Palmerston North Hospital’s delivery suite is struggling to put enough midwives on duty to look after women giving birth.
As reported by Stuff on 5 September, the hospital is using extra nurses and health care assistants to make sure women and babies on the maternity ward are cared for, but nurses cannot replace midwives in the birthing suite.
The risk posed by under-staffing has prompted an alert to health board members, and urgent meetings to decide what can be done about it.
Clinical executive for women, children and youth Jeff Brown said safety was the top priority, and every woman always had a midwife with them in the birthing suite.
But the unit’s traditional staffing of two midwives and one charge midwife on each shift was no longer enough.
Hospital-based midwives are employed to support women who do not have their own lead maternity carer, or are having planned hospital births in anticipation of needing extra care or interventions.
They also needed to be available to take over attending a woman’s labour and birth if the lead maternity carer handed over care when a woman’s condition became more complex.
Brown said community midwives were increasingly handing over to hospital midwives rather than staying on in the hospital, which was putting the rosters under pressure.
During July, data showed “a significant care hours deficit” in the delivery suite, meaning there were not enough midwives on deck to provide the number of hours of care all the women in the unit were expected to need.
The shortage of midwives was not new, with six extra midwifery positions created in 2019.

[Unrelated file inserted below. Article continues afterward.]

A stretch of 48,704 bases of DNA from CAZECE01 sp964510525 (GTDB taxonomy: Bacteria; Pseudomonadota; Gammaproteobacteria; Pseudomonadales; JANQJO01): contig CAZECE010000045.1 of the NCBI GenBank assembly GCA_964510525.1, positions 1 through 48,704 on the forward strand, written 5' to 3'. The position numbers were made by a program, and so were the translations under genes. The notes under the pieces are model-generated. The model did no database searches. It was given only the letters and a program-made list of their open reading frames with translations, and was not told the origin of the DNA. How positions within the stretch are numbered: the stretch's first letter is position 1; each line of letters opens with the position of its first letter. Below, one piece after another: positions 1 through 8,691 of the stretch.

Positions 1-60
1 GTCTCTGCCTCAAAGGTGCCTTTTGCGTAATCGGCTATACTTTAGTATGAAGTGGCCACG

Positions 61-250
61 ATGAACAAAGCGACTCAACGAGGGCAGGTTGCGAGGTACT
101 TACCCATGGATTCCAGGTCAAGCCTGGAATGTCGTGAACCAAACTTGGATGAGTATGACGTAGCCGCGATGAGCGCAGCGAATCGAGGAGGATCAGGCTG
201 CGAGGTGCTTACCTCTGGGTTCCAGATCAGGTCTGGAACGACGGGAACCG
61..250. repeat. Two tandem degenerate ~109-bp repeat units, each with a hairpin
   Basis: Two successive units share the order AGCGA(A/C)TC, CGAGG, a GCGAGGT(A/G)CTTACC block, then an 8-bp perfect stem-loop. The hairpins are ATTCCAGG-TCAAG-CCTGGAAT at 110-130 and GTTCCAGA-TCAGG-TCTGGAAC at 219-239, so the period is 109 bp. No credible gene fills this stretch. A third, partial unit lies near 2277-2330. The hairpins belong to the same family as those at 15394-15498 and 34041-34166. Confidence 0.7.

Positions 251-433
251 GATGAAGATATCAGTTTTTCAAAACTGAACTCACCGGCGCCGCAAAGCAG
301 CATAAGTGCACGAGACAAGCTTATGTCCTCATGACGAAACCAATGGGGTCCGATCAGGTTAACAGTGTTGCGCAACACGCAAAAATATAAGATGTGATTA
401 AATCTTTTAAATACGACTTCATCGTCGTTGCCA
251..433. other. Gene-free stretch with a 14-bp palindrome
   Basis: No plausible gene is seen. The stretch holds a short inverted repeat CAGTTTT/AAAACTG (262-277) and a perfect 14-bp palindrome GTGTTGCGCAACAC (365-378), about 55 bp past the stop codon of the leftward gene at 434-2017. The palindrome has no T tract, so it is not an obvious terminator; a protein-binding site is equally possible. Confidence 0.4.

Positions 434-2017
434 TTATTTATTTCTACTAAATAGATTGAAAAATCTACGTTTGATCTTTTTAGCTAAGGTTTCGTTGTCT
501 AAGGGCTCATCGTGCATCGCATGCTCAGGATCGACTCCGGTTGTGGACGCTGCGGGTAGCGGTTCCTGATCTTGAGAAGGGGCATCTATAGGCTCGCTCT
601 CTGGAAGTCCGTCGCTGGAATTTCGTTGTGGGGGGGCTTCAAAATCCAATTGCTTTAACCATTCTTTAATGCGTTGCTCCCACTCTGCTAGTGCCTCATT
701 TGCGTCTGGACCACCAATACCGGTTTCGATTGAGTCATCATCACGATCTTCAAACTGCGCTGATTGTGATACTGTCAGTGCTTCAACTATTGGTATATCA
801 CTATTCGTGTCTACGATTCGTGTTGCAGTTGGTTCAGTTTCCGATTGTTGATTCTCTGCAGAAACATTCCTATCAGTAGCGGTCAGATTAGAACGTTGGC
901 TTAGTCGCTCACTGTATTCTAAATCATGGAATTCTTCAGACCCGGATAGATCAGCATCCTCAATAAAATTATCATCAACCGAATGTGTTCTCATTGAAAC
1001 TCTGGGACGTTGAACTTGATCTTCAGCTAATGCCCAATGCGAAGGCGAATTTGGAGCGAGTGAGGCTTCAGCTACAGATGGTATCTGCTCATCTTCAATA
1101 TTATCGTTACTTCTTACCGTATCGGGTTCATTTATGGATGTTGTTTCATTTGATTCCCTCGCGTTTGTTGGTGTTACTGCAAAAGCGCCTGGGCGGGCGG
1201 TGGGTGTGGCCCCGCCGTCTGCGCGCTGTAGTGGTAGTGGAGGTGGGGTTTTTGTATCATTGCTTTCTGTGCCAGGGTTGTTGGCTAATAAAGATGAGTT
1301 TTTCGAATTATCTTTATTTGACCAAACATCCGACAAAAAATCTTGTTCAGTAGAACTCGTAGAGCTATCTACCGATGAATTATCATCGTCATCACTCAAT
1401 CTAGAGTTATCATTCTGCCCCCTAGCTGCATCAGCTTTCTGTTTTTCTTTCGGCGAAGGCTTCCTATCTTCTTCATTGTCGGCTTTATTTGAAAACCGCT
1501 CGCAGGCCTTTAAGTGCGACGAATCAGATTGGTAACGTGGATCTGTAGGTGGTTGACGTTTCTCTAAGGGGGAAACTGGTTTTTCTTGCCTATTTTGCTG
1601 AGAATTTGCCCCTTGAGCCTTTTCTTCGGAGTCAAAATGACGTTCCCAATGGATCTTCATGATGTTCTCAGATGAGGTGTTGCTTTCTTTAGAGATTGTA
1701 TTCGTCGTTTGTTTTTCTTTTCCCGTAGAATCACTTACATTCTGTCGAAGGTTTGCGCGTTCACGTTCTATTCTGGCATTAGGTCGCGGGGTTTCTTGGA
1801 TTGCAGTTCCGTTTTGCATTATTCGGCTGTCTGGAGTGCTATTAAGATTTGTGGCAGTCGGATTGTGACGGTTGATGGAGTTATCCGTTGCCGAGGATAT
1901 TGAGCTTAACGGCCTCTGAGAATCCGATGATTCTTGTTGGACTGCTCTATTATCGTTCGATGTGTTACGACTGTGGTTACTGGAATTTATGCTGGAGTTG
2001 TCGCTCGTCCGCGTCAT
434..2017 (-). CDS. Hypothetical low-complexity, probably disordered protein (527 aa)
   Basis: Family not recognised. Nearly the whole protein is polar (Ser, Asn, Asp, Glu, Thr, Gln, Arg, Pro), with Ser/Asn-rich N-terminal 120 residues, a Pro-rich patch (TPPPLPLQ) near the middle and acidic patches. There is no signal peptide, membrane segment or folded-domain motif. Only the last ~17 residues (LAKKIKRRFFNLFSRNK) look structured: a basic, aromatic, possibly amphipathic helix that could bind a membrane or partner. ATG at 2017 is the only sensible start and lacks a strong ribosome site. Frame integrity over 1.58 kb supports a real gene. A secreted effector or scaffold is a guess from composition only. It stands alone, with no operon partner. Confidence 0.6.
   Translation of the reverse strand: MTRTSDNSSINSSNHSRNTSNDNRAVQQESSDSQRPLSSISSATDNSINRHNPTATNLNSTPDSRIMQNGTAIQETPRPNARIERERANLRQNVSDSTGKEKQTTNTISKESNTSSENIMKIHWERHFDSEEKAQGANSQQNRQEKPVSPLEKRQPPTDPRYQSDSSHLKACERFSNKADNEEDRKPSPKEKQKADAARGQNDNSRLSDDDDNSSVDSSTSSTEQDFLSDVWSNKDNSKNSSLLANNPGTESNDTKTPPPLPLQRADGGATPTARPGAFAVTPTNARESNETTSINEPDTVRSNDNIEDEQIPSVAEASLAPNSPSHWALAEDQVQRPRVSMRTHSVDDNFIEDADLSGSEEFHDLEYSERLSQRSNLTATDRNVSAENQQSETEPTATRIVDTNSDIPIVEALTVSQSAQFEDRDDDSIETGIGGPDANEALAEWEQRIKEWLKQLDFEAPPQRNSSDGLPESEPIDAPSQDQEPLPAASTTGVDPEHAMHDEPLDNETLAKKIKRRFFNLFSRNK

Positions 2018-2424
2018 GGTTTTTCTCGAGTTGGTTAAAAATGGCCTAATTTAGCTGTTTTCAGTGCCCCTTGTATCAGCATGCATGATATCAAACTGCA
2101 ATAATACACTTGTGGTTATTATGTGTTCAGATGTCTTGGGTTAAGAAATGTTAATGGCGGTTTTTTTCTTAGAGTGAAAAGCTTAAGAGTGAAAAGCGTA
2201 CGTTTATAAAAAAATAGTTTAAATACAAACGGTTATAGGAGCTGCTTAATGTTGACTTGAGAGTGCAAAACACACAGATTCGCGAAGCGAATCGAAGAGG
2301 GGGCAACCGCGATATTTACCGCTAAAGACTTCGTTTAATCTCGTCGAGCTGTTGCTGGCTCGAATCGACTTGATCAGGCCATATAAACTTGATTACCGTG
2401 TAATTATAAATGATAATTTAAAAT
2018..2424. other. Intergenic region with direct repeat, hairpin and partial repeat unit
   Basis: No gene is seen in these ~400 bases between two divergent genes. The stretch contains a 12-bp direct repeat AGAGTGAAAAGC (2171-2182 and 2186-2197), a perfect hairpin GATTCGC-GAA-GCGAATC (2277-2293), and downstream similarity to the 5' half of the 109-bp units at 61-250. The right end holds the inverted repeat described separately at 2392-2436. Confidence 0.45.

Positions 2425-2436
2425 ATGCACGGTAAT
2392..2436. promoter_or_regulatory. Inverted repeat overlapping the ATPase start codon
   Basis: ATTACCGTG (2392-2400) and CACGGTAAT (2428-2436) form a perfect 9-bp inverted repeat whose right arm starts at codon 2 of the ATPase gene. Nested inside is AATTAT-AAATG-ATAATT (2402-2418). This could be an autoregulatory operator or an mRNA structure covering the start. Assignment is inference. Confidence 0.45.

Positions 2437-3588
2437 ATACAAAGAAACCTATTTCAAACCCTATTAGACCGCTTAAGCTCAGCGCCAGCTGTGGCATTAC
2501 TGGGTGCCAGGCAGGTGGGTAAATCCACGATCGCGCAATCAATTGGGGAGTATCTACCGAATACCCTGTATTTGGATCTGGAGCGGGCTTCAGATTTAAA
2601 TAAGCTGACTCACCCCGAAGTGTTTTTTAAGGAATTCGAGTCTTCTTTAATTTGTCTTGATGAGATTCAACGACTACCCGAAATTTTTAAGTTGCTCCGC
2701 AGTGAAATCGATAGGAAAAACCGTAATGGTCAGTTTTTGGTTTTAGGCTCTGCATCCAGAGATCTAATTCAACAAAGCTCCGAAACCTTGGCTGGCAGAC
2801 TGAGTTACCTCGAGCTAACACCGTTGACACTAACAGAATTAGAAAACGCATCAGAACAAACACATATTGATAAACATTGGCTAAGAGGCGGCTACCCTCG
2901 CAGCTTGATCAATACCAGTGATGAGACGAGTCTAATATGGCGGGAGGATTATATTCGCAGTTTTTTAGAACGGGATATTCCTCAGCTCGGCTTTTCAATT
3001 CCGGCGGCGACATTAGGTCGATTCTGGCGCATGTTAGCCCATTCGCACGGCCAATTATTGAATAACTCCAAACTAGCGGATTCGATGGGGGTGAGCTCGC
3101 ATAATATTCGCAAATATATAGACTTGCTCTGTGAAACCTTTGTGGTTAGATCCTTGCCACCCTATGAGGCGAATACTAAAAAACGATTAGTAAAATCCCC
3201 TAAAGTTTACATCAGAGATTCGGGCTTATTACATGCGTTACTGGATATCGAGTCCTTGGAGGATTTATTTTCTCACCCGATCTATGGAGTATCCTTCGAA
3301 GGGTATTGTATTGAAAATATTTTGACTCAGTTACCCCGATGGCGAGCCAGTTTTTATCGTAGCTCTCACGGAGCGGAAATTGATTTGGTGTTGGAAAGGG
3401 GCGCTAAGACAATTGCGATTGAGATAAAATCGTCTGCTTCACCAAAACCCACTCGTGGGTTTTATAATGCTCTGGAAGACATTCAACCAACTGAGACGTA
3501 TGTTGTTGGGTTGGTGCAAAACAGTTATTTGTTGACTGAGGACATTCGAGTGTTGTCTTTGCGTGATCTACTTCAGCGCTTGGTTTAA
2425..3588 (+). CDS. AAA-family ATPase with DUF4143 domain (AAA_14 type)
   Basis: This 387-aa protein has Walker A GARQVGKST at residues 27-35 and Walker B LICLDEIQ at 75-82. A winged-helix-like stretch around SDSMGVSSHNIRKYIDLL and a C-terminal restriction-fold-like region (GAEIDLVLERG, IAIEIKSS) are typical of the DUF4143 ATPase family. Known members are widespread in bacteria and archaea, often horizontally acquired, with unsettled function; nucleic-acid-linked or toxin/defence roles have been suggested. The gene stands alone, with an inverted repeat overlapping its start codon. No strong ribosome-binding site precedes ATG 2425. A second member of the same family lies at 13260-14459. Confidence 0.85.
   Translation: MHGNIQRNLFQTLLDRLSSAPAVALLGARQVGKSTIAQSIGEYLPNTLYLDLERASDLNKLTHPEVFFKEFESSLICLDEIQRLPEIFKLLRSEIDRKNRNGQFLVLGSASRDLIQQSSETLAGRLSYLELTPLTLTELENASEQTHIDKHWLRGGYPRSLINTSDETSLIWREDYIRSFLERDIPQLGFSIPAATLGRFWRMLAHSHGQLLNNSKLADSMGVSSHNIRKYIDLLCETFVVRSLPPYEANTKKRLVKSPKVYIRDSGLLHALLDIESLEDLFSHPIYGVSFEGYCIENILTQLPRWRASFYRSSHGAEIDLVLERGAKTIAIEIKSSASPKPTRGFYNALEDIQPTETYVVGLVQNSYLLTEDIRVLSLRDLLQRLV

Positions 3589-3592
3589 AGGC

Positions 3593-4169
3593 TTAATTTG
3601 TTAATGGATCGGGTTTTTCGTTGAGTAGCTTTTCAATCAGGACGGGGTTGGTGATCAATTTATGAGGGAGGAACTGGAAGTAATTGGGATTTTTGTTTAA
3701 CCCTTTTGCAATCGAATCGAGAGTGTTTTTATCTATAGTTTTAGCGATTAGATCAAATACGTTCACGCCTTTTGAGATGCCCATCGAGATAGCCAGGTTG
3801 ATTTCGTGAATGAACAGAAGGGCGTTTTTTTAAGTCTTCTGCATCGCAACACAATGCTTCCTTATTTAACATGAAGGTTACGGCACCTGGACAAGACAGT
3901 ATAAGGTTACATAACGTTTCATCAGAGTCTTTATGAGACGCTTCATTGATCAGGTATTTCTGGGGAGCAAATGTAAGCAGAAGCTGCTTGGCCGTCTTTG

But in light of a national shortage of midwives and not enough new midwives graduating from training, the board had been unable to fill those positions despite national and international efforts.
Co-leader of the midwives’ union MERAS, Jill Ovens, said it was not good practice to cover midwifery vacancies with registered nurses even on the post-natal ward.
“But I can understand their problem.
“There is a national shortage of midwives, and it is very difficult for midwifery students to complete their degree without additional financial support.”
She said Covid-19 border management had complicated the process of importing overseas trained midwives, and New Zealand needed to “grow its own”.
New Zealand’s six midwifery courses had capacity to train more students, but experienced high drop-out rates.
Ovens said most courses were four years long, and where they were condensed to three years, there was no summer break available for students to work and earn some income.
Midwifery students were nearly all women, and many of them had children, making three or four years study without pay too difficult.
Brown said the lack of training programmes for nurses to transition into midwifery was also a problem.
MERAS was calling on the Government introduce a scheme to cover students’ costs and make it a realistic choice for the many women who had lost jobs because of the pandemic.
(As reported on Stuff by Janine Rankin, 5 Sept 2020)